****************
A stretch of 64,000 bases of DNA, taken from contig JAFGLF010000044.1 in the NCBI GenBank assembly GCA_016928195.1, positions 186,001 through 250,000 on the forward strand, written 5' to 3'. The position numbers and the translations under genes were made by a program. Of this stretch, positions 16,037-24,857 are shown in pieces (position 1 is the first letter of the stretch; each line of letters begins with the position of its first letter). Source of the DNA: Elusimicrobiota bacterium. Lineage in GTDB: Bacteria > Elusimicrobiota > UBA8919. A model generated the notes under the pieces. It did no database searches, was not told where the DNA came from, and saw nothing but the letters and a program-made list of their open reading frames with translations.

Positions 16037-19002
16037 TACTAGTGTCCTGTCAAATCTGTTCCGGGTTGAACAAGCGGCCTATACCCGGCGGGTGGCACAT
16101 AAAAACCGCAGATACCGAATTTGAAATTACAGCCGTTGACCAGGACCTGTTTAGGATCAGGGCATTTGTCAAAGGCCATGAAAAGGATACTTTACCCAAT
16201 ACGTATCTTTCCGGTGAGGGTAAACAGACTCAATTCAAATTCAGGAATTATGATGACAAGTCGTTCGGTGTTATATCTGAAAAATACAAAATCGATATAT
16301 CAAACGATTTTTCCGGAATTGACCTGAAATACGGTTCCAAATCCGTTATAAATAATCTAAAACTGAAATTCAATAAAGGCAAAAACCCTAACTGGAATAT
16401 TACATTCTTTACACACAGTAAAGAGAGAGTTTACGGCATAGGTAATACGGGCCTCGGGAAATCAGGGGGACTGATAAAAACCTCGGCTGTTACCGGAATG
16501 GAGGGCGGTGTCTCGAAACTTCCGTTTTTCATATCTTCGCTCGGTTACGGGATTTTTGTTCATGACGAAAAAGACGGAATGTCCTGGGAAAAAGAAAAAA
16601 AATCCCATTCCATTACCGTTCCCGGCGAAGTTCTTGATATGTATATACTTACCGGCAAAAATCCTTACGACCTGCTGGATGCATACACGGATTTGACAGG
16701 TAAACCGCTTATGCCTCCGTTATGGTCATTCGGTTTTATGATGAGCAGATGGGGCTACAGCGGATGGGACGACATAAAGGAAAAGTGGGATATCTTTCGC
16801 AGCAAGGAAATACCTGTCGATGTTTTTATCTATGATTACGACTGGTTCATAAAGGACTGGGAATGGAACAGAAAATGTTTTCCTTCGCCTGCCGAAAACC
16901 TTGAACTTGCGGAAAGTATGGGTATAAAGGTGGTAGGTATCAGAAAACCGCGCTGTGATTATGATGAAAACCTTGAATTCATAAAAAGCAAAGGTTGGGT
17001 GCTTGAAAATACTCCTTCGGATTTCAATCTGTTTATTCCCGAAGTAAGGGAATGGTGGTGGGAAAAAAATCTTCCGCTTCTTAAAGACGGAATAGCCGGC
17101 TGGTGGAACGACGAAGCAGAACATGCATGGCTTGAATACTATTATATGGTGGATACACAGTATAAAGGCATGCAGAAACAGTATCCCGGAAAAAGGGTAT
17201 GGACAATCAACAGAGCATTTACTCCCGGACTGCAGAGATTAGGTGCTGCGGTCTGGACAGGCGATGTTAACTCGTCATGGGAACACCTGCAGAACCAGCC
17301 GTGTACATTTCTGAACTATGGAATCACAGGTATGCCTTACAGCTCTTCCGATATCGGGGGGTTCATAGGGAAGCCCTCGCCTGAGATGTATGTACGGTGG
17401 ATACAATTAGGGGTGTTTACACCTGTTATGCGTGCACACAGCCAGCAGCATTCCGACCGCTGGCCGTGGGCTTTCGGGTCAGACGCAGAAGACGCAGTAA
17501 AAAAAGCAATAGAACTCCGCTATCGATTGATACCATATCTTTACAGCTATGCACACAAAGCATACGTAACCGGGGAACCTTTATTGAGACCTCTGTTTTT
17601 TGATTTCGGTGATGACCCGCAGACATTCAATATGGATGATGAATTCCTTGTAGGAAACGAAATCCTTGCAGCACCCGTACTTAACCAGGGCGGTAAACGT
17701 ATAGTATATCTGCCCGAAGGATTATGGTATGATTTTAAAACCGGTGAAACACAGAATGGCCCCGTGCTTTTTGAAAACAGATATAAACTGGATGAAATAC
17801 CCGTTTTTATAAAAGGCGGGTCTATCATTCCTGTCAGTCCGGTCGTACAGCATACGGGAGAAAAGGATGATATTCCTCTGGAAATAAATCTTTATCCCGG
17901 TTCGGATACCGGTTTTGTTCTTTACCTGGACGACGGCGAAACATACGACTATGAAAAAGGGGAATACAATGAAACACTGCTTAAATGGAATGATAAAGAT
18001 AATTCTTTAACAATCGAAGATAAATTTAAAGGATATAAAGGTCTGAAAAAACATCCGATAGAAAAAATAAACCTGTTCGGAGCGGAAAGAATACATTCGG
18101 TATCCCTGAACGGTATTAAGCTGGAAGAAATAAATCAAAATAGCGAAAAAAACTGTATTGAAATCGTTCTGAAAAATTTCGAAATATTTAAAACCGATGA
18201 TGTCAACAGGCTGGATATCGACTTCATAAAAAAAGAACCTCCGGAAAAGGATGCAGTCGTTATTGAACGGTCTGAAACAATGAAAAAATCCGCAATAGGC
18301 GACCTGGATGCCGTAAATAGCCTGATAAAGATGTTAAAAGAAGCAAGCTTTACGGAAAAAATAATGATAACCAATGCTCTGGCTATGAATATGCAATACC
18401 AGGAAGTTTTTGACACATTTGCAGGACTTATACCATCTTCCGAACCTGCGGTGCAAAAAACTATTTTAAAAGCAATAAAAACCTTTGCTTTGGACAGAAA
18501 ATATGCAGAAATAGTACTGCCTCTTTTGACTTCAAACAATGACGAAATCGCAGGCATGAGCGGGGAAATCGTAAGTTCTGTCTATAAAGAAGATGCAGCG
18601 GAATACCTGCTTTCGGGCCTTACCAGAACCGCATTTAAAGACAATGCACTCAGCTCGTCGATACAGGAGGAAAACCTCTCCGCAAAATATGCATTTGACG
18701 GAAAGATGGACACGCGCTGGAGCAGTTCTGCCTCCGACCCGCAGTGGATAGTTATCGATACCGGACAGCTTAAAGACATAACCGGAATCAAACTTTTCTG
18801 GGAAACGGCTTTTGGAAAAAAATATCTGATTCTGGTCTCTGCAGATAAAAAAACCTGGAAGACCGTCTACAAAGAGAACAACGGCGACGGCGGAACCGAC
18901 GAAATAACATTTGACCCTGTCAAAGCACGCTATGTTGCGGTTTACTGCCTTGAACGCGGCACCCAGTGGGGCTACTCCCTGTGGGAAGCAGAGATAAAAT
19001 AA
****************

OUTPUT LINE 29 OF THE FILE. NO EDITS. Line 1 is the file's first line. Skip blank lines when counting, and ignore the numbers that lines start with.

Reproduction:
18601 GAATACCTGCTTTCGGGCCTTACCAGAACCGCATTTAAAGACAATGCACTCAGCTCGTCGATACAGGAGGAAAACCTCTCCGCAAAATATGCATTTGACG